Next is for Life of Pi, A Royal Affair, Seven Psychopaths, and This is Not a Film.
Life of Pi:
Often considered a book to be ultimately unfilmable, Ang Lee faced a struggle in adapting Life of Pi. Was he successful? Well, anyway, the movie follows young Pi Patel, the lone survivor of a ship sinking, trapped for a long time on a lifeboat with a Bengal Tiger as his companion. The film highlights some weighty and thought provoking issues of faith and religion, taking a bold road rarely seen in family films. It does sound like something that would work well in the script’s favor, but then I have to back up and remind myself that the narrative is uneven, diminishing the emotional impact that should be felt, and the narration and present day sequences overstay their welcome.
To be fair, for a movie that spends half the time on a boat with only a young boy and tiger on screen, Life of Pi is still a decent movie to watch. No one can accuse Ang Lee of not knowing what he wanted this film to be, for his direction is the movie’s strongest point. Lee is the proper example of a director fully confidant and in control of his own vision, so I do respect the film more than I actually liked it. If nothing else, we can all marvel at the visual aspects, which are quite enchanting, if at times a wee bit too obvious.
*** / *****
A Royal Affair:
Denmark’s recent nominee for the Oscar for Best Foreign Language Film didn’t really have me too eager to see it. Before watching it, I would have mistakenly written it off as just another stuffy and self-important costume drama, but after seeing it, that would have been a disservice. Granted, it is a bit stuffy, and they could have picked up the pace, but this is still quite the elegant, competently filmed and produced period piece set within 18th century Denmark, in which the queen is involved in a love triangle with the king and a doctor, while the king is fighting for new laws of liberation in the country. For these roles, there are a group of such strong performances, none more hard hitting than that of breakout star Alicia Vikander, who is far and away the movie’s standout quality.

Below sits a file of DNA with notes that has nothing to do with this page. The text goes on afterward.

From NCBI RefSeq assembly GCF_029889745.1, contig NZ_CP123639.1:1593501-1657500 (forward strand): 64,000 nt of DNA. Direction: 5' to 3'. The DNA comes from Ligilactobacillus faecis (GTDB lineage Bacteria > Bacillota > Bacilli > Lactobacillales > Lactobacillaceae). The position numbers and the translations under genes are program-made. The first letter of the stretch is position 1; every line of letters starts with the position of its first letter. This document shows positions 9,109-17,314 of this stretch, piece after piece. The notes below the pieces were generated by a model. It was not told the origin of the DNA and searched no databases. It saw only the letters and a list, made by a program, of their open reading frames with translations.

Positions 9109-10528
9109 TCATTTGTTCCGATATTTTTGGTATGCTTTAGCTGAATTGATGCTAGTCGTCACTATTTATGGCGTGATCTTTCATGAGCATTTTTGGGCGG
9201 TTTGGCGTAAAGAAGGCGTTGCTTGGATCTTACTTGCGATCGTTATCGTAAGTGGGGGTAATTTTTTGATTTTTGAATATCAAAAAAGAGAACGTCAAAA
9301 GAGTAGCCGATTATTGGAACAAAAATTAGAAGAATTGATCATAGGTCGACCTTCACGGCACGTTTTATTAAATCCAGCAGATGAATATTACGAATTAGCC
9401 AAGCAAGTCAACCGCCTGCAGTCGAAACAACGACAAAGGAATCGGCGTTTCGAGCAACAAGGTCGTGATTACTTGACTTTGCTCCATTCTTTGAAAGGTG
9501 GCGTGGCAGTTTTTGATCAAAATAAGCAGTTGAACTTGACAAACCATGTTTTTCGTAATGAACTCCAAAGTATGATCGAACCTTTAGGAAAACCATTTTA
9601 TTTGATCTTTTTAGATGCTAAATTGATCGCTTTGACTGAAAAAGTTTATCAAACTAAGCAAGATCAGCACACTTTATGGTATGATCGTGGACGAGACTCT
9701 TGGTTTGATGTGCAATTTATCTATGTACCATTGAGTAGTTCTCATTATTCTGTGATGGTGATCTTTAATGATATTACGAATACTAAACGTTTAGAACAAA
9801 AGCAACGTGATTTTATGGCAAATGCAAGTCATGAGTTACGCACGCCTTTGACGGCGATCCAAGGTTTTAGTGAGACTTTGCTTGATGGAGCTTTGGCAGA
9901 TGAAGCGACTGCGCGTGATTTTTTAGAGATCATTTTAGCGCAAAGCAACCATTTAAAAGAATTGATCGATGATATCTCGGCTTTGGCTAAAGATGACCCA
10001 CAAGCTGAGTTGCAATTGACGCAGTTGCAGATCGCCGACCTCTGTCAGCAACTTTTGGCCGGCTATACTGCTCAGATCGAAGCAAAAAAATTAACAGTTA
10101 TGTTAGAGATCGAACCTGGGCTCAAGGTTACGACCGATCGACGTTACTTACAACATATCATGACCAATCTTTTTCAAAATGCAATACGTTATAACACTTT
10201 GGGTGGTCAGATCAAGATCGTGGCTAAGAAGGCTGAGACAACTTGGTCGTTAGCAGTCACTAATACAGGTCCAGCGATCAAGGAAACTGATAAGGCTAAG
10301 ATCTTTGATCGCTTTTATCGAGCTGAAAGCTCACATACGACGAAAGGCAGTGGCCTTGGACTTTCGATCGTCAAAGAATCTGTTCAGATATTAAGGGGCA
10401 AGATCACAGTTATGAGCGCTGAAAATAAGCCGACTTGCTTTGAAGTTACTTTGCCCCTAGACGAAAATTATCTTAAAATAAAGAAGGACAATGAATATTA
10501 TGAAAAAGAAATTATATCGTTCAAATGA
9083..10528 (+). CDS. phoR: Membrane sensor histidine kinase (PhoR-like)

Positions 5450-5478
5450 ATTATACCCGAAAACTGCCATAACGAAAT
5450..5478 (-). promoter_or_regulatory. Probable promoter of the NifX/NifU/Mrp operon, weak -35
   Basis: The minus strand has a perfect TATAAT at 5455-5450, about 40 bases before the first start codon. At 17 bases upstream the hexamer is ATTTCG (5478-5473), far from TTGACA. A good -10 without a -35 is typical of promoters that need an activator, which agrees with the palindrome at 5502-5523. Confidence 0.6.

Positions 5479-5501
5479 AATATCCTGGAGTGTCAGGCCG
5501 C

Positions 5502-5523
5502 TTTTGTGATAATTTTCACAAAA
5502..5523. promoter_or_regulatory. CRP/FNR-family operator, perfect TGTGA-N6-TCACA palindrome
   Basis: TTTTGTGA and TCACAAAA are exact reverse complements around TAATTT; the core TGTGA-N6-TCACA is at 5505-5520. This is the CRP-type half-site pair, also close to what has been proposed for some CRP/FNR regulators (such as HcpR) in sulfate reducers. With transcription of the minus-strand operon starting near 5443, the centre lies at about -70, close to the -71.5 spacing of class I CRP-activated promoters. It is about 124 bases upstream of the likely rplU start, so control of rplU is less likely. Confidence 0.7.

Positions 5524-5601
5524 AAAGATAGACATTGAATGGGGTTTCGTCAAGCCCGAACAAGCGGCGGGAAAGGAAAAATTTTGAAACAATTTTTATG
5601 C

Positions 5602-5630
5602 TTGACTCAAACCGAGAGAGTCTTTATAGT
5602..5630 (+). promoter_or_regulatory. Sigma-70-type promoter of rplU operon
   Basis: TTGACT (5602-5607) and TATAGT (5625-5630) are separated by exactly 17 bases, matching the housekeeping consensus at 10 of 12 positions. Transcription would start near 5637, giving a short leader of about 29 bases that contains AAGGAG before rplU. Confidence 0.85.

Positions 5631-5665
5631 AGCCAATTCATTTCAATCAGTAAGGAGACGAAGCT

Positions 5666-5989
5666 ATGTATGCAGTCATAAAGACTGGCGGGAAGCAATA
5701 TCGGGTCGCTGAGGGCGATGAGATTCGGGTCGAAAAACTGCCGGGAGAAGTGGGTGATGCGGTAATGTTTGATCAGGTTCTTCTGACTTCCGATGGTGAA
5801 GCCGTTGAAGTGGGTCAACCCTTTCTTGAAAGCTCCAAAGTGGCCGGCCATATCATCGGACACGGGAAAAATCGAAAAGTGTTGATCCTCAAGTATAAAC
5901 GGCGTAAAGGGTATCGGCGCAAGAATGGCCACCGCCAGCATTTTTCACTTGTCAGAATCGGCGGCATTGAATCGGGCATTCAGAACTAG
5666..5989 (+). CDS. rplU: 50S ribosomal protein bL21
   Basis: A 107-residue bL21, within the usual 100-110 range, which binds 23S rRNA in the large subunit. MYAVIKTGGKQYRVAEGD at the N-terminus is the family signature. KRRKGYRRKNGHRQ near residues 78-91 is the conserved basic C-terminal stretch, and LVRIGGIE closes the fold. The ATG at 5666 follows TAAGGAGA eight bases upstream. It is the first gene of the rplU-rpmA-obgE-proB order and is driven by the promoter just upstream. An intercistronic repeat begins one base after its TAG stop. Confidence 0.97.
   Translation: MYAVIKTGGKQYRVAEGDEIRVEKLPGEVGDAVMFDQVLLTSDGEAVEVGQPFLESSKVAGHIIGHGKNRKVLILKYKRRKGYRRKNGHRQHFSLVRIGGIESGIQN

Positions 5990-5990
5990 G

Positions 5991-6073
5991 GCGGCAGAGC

**** / *****
In Bruges is a fantastic movie that doesn’t get nearly as much recognition as it should. When I heard that Martin McDonagh was going to be following that movie up with Seven Psychopaths, I knew I had to see it. A comedy that successfully mixes together several elements, it follows a struggling Hollywood writer and the acquaintances around him, two of which kidnap dogs and collect the reward money for a living, not knowing that their latest target is the prized Shih Tzu of a ruthless gangster.
In a lot of ways, Seven Psychopaths is both similar and yet completely different from that of In Bruges. The star is McDonagh’s script. The comedy here is pitch black, with grim, and violently over the top humor, much of which is pure gold. At the same time, there’s a surprising philosophical depth that is examined throughout. I wouldn’t necessarily call this a wacky film. When you get down to analyzing it, this is a deep, incredibly idealistic movie with serious smarts that just happens to be very funny, too. The way that the script makes self references to itself through a script written by Collin Farrell’s character is also clever, if taking a bit too much from Kaufman’s Adaptation. Unfortunately, it also draws attention to Seven Psychopaths’ most glaring flaw, its poor use of female characters amongst a mostly male cast.
These women, played by the talented likes of Abbie Cornish and Olga Kurylenko, are severely disappointing. Still, the male cast is quite entertaining. They are a bunch of attention grabbing characters that, in addition to Farrell, includes Christopher Walken, Woody Harrelson, and Sam Rockwell. Special mention goes to Rockwell’s deceptive, hysterical, and unstable Billy Bickle.
**** / *****
This is Not a Film:
You may or may not know the recent struggles of Iranian film maker Jafar Panahi. In 2010, he was arrested for alleged propaganda against the Islamic Republic, set to serve a prison sentence for six years, and banned from contributing to any movie for 20 years. Strictly speaking, This is Not a Film isn’t legal. The film was shot entirely by him and friend Mojtaba Mirtahmasb. Chronicling a day in the life of Panahi, the film is a strong, bold, witty commentary on oppression of creativity and freedom of speech. There’s not terribly much of a narrative, considering the simple presentation, but that doesn’t make the footage any less powerful in Panahi’s self-expression. It’s even bolder considering it was smuggled out of the country through a hidden flash drive. Simple, yet oh so entertaining.
**** / *****